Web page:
Hello everyone and welcome to the Cognixia podcast!
Every week, we bring you an exciting new episode full of interesting information about the latest emerging technologies. And we are back with a brand-new episode of the Cognixia podcast.
This week we are going to talk about something very interesting – SAFe 5.1 and Behavior-driven Development. In today’s competitive environment, these two are very, very important, so we decided let us have an episode discussing these. So, without any further ado, let’s begin!
Before we get into the details of behavior-driven development, let us first talk about SAFe.
What is SAFe?
SAFe is a knowledge base of proven, integrated principles, practices, and competencies for achieving business agility using Lean, Agile, and DevOps. The latest version of SAFe is SAFe 5.1, which is built around the seven core competencies of the lean enterprise that are critical to achieving and sustaining a competitive advantage in these increasingly digital times.
Now, what are these seven core competencies? These seven core competencies are:
- Lean-agile leadership
- Team and technical agility
- Agile product delivery
- Enterprise solution delivery
- Lean portfolio management
- Organizational agility, and
- Continuous learning culture
SAFe 5.1, the latest version of SAFe aims to enable the business agility that is required for enterprises to compete and thrive in the digital age.
To achieve this, every function in the organization to actively adopt the principles and practices of lean and agile, be it development, operations manufacturing, legal, marketing, finance, compliance, or sales.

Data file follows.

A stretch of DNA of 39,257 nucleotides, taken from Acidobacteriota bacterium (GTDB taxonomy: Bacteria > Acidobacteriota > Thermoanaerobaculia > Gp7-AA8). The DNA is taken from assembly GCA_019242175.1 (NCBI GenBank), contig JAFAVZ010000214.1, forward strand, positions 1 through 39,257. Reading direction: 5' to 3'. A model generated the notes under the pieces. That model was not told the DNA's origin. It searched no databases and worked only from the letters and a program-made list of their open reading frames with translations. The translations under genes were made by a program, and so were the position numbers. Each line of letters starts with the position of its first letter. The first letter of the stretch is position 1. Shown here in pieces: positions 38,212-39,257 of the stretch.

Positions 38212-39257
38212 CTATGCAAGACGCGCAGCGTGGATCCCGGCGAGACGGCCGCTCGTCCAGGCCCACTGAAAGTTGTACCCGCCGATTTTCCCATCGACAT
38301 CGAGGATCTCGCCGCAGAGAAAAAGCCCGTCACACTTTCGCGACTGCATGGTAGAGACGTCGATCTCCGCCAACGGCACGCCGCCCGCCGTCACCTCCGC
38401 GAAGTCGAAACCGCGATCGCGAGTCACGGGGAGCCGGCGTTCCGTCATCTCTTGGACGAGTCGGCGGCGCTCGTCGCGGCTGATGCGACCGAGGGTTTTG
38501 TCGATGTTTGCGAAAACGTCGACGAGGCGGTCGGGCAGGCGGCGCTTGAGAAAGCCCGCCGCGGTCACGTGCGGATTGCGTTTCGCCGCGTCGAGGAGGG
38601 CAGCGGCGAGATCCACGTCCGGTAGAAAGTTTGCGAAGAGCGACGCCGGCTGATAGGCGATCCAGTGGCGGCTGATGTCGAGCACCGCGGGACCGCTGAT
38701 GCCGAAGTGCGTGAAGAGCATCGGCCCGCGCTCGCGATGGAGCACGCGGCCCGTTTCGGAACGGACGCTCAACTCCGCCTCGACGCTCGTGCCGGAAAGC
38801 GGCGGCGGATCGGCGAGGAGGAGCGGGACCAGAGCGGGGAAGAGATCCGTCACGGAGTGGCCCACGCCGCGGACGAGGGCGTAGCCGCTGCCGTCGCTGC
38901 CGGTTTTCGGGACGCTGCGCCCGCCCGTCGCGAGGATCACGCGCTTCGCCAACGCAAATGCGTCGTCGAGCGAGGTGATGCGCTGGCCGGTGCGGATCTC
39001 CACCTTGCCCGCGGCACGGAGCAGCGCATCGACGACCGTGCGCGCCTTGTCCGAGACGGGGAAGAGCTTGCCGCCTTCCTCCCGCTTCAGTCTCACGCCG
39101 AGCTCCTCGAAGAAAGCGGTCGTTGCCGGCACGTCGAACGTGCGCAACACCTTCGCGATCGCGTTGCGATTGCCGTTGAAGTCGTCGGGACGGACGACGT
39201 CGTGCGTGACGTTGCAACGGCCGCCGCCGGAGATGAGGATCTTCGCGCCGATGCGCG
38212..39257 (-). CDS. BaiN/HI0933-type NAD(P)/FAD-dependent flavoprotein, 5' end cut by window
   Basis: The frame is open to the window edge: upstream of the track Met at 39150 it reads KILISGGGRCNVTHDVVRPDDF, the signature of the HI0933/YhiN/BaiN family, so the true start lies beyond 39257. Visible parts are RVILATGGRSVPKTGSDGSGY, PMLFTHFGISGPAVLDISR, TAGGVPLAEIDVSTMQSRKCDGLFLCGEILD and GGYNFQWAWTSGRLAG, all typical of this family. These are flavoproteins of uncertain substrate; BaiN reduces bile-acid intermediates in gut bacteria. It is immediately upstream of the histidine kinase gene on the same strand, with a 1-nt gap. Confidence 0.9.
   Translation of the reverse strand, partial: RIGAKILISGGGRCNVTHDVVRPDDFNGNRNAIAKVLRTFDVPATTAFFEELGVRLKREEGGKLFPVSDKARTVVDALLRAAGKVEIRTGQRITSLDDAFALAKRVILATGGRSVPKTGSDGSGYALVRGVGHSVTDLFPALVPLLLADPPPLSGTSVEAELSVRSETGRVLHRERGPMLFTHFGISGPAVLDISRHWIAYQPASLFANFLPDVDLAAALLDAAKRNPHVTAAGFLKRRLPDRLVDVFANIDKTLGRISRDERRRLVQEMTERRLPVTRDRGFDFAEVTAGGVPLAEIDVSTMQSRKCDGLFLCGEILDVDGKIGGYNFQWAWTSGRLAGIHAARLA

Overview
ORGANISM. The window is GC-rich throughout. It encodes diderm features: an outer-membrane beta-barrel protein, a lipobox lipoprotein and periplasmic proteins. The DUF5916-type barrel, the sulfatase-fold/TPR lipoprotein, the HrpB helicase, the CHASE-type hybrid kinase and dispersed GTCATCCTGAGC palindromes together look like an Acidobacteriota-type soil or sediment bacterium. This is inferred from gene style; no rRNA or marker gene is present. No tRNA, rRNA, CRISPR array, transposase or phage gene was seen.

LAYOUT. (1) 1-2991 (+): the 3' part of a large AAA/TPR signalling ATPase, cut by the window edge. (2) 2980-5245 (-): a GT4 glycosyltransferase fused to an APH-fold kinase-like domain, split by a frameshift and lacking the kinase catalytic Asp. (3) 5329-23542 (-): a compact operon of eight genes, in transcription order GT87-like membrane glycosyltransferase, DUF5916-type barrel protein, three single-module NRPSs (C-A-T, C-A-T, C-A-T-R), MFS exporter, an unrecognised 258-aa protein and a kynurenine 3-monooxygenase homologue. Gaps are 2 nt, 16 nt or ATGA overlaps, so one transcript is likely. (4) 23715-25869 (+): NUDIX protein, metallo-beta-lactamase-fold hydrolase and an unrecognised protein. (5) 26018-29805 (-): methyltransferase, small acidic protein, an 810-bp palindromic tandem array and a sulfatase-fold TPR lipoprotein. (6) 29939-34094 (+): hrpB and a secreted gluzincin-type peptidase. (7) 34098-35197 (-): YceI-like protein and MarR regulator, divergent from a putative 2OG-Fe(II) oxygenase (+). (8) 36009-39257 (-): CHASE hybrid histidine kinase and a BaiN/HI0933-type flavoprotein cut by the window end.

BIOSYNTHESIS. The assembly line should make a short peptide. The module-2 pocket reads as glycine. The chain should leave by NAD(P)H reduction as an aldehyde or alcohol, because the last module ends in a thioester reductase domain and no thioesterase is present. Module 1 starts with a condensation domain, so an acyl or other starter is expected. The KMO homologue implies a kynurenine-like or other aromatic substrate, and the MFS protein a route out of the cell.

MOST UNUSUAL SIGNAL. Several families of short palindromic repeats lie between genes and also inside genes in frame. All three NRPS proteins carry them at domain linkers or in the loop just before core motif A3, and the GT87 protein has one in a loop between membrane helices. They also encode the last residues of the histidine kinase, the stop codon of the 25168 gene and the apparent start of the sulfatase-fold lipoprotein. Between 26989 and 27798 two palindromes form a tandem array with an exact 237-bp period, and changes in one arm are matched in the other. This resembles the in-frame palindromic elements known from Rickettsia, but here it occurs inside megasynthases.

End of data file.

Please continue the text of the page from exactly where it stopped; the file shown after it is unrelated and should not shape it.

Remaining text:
Now that we have a fair understanding of what is SAFe, let us move our attention toward understanding what is behavior-driven development.
Behavior-driven Development or BDD is a test-first, agile testing practice that enables one to achieve built-in quality. This is done by defining and automating the tests before or as part of specifying system behavior. Behavior-driven development is a highly collaborative process that aims to create a shared understanding of requirements between the business and the agile teams.
There are three key goals of behavior-driven development:
- Guiding development
- Decreasing rework
- Increasing flow
Behavior-driven development tests do not usually focus on internal implementation. Instead, they revolve around business-facing scenarios that go on to detail the behavior of a particular feature or a capability from a user perspective. Once these BDD tests are automated, the system will constantly meet the defined behavior, even if your system is evolving. When this happens, the teams can deliver a Release-on-Demand. These automated BDD tests are undoubtedly a very definitive statement about the as-built system behavior and effectively replace the other types of behavioral specifications.
When an enterprise is developing innovative systems, it can be challenging to align on exactly what to build. Communicating new ideas is another challenge faced by enterprises, especially when a diverse set of stakeholders are involved in system implementation. So, to define solution behavior, three perspectives would be needed:
- The perspective of customer-centric stakeholders who understand customer requirements and business needs, based on which they can gauge the relative desirability and viability of a new requirement
- The perspective of development-centric stakeholders who understand the solution space and can discuss the technical feasibility of the new requirement
- The perspective of the test-centric stakeholders who understand the testing process and can provide a thorough analysis of the exceptions, edge cases, and boundary conditions for the new behavior
In essence, it can be said that cognitive diversity is essential to define solution behavior. When all these three perspectives are available and combined, the teams have a better picture of what needs to be developed thereby reducing possibilities of rework and errors, in turn accelerating the flow of value.
This is what behavior-driven development is all about. Now while we are at it, let us take a peek into the behavior-driven development process, shall we?